Saturday Night Massacre
The Saturday Night Massacre was a pivotal event in the Watergate scandal which eventually led to President Richard Nixon's resignation. In May of 1973, Attorney General Elliot Richardson appointed his former professor Archibald Cox as Watergate Special Prosecutor. During his investigation, Cox attempted to gain access to the Watergate tapes, audio tapes which recorded President Nixon's conversations in the White House, including some about Watergate. On Saturday, October 20, 1973, Cox told the president that he could not comply with a deal Nixon had worked out with Senate investigators to turn over only summaries of the tapes, and that he would continue to pursue them. In response, Nixon summoned Attorney General Richardson and ordered him to fire Cox. Richardson refused, and Nixon demanded his resignation. Nixon then summoned Deputy Attorney General William Ruckelshaus and ordered him to fire Cox. He also refused, and Nixon fired him. Nixon then called in Solicitor General Robert Bork, who became Acting Attorney General upon Richardson and Ruckelshaus's departure. Bork complied with Nixon's order and fired Cox. Nixon then abolished the Office of the Special Prosecutor, and the firings were announced by the White House at 8:25 PM that evening.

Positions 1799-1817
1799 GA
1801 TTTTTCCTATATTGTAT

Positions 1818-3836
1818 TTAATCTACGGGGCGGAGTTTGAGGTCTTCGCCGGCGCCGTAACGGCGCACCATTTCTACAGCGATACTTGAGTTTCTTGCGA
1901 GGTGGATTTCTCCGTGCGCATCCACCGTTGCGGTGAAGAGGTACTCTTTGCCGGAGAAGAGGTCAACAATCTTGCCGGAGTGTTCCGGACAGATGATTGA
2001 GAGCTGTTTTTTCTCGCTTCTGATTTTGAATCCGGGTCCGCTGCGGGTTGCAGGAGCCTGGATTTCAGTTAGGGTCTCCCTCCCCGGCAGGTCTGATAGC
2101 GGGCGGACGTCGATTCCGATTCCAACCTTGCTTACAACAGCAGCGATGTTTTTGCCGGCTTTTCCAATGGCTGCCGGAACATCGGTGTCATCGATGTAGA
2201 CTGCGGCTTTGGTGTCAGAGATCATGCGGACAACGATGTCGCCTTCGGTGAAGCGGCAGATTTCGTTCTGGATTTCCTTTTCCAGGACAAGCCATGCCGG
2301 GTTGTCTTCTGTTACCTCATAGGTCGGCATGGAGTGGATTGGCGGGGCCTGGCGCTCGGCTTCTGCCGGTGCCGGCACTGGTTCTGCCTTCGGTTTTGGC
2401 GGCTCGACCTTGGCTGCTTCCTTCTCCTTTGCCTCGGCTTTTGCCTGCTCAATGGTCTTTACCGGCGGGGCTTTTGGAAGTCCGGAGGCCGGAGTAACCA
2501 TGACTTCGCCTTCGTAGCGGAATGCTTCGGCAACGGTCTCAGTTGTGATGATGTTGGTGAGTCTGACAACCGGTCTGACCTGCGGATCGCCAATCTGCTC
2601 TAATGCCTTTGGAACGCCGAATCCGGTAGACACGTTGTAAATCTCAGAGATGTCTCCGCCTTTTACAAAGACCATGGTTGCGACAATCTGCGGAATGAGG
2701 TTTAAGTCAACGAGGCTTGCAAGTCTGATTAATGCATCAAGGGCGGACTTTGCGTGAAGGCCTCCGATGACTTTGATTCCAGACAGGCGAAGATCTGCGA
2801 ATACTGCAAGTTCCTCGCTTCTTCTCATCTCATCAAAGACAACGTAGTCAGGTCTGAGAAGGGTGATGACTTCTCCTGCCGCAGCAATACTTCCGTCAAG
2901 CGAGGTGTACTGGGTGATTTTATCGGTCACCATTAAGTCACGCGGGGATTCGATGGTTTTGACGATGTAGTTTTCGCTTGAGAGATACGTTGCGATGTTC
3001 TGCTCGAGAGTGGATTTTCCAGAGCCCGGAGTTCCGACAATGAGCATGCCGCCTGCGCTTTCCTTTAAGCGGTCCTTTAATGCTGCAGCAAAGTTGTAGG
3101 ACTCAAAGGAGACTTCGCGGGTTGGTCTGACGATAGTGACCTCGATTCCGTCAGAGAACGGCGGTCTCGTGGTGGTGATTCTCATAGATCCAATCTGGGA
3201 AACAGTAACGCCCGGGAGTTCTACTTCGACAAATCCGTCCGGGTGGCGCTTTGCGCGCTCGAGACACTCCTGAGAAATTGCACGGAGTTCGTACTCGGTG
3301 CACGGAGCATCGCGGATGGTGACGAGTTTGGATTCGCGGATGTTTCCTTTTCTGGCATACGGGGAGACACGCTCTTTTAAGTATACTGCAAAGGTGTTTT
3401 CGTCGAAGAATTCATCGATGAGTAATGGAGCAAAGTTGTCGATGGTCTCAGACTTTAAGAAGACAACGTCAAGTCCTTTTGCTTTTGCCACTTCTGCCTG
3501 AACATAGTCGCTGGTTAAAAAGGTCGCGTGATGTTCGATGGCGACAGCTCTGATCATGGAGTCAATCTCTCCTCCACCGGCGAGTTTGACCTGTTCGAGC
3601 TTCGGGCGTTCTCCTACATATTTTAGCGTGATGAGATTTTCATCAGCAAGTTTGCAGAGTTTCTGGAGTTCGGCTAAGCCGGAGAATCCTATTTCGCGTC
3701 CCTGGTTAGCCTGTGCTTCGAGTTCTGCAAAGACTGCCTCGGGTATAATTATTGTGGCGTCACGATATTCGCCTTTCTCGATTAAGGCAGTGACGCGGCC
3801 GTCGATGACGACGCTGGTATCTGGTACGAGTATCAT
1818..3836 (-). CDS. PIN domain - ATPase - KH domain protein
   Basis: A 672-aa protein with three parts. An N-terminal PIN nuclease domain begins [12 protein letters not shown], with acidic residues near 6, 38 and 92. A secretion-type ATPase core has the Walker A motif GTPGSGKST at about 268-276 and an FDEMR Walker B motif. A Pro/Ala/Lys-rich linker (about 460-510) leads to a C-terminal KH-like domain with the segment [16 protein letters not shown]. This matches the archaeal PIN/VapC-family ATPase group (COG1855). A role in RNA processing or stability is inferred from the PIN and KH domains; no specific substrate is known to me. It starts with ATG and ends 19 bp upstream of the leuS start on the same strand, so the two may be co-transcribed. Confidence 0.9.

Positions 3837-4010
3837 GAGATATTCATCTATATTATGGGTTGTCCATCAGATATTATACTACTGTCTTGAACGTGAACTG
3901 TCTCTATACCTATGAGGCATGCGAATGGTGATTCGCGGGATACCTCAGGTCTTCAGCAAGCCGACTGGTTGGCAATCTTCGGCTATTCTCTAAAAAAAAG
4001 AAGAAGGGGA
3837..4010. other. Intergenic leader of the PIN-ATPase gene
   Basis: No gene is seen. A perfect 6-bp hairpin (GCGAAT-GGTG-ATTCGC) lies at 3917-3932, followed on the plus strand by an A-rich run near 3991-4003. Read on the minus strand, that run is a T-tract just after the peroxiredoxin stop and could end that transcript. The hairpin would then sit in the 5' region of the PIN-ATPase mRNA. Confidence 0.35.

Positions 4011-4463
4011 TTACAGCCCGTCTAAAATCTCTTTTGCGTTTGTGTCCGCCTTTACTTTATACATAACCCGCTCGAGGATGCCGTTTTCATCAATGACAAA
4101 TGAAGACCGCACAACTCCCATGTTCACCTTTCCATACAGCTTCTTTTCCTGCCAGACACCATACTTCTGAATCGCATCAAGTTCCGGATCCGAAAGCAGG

The Massacre created a media firestorm and led many to conclude that Nixon had to be covering something up which the tapes would reveal. Others investigating Watergate were galvanized and continued to press for the tapes. In July of 1974, the Supreme Court ordered the tapes to be turned over; Nixon resigned that August to avoid impeachment.
The Massacre continues to have effects today. A decade after the event, then-Judge Bork's nomination to the Supreme Court was rejected, and his participation in the Massacre was certainly remembered by some of the Senators and commentators who opposed his nomination. Since the failed Bork nomination, the nomination process has become more politicized regardless of the president's party affiliation, perhaps for good.
The Washington Post story reporting on the Massacre can be found here.